Coming soon… to a Second Screen near you!
The marvels – of film, radio, and television – are marvels of one-way communication, which is not communication at all. ~Milton Mayer
For many decades, this statement held true. However with the recent advent of smartphone & tablet computing technology, coupled with the proliferation of social media, this is now no longer the case.
Consumption of the traditional forms of broadcasting is now being supplemented, enhanced and re-defined by 21st century technology, creating a whole new interactive experience for audiences, and creating a myriad of opportunities for broadcasters and their commercial partners.
For example, UK viewers are now well accustomed to seeing hashtags displayed at the start of television broadcasts e.g. #bbcqt for BBC’s Question Time, allowing audiences to use microblogging sites such as Twitter to provide near instantaneous feedback and commentary on the programme’s hot topics. Suddenly members of the public, outside of the studio audience, are able to take part and even influence the on-screen debate using their second screen device.
In the US, an iPad app was recently launched to be used in conjunction with viewing of the television drama Grey’s Anatomy. This provides a whole suite of second screen functionality, like polls, trivia, behind the scenes insights, production details and character bios. The app syncs to particular moments of an episode through the use of audio watermarks, providing the most appropriate content at the right time, and even allows users to check into “virtual environments” with key characters. The app launch has been sponsored by a well-known car manufacturer, demonstrating the attraction to commercial partners.
Google, Samsung and others are in the process of launching internet TV’s which they believe will totally revolutionize the television market, bringing tv, apps, search and the web together. Whilst this is clearly an important development, it must not be forgotten that TV viewing is very much a communal experience and having a member of your family playing around with different on-screen features, either alongside or over the top of the main picture will quickly result in huge arguments and a detrimental viewing experience. Second screen devices have the potential to take all of this aggro away, allowing each family member to take control of their own interactive experience, or just watch the main screen undisturbed.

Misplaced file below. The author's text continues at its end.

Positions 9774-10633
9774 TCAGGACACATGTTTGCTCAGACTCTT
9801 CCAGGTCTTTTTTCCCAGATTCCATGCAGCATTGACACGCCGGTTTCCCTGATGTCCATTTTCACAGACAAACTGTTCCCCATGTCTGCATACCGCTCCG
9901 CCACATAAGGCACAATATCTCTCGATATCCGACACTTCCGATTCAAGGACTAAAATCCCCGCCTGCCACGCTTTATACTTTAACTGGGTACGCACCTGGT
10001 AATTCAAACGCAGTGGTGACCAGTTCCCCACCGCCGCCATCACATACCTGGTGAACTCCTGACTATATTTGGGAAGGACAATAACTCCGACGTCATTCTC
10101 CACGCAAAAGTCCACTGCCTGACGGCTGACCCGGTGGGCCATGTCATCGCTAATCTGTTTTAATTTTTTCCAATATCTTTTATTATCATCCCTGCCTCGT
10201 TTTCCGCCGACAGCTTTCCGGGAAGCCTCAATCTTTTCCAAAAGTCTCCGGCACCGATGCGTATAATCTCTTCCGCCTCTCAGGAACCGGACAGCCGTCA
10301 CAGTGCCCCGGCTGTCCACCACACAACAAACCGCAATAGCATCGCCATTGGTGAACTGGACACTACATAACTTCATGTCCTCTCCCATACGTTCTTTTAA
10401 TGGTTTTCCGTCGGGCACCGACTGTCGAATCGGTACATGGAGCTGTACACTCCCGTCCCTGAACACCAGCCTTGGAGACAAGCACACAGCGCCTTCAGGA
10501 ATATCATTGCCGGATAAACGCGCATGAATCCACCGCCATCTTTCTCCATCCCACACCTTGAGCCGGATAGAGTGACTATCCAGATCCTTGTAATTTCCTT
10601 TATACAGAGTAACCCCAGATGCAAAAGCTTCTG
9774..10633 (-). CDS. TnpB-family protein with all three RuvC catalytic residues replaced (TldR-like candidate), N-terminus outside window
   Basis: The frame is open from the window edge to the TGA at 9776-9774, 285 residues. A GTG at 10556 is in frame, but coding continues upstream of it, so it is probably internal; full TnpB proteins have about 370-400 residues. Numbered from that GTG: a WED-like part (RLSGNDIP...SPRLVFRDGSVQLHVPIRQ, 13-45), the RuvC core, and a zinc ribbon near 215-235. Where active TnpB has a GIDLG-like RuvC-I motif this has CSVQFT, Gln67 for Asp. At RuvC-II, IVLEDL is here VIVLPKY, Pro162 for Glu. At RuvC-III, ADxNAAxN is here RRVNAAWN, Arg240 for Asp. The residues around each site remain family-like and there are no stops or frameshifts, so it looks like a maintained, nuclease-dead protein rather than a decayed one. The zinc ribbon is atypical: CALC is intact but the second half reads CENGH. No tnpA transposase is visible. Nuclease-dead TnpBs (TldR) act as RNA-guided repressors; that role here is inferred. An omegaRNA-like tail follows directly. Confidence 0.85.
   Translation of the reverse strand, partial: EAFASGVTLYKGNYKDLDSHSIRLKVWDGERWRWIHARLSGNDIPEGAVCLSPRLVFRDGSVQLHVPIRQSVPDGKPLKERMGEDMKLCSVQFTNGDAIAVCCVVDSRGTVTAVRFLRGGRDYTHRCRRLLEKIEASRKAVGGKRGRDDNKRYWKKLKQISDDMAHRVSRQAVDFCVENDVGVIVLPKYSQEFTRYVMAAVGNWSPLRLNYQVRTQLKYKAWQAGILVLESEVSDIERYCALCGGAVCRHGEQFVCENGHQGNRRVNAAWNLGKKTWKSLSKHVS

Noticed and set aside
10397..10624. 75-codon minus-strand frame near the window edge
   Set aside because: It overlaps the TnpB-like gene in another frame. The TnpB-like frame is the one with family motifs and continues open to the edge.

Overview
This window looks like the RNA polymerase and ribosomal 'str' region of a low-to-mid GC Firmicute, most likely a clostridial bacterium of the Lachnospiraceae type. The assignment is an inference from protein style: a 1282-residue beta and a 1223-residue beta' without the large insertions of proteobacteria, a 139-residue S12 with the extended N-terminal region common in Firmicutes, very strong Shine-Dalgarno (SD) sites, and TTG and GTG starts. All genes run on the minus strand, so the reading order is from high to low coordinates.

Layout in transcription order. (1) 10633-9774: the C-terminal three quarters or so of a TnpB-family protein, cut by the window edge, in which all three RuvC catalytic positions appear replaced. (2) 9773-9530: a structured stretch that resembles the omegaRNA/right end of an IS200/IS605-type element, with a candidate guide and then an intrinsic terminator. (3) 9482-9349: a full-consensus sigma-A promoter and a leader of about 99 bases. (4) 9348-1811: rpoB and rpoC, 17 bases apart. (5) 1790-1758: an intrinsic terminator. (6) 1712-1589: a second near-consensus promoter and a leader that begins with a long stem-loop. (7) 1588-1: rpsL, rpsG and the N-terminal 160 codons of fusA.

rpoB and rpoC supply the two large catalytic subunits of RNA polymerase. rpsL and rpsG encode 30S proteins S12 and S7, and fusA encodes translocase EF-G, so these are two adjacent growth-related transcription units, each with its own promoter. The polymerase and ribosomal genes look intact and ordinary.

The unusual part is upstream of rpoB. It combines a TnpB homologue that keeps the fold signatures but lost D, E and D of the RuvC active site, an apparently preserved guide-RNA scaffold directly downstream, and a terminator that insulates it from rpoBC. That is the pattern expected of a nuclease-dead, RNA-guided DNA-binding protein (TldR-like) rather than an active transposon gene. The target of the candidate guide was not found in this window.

From a commercial perspective this could also mean much more effective, targeted advertising direct to the second screen device, meaning less guys being subjected to “bodyform” adverts and less girls watching, or more likely ignoring, online betting ads.
Second screen devices also offer huge potential for improving on today’s red button interactive coverage for Sport. For example, say I’ve sat down to watch a Formula 1 race with my sister in the living room. I want to re-watch the big crash at the start but my sister wants to experience the race via the in-car camera from Button’s McLaren and monitor his split times. Neither of us though wants to miss any of the live action. By each using our own second screen devices, a range of different viewing experiences are then possible, whilst leaving the main broadcast untouched on the home tv screen.
Gamification is another area that crosses neatly into this space. Already, game shows such as The Million Pound Drop are encouraging viewers to register online and play along at home, with real time analytics being used to assess the relative performance of girls vs boys or the north vs the south. It may only be a matter of time before the on-screen contestants competing for the money are replaced by the home tv audience playing along on their second screen devices, giving everyone the chance of winning big!
By using effective analytics on the viewing habits of the second screen devices, and monitoring the use of related social channels, broadcasters and advertisers suddenly have a much more effective understanding of their audience and can adapt and improve their future shows and campaigns accordingly.
Second screen is the future but the technology is here today!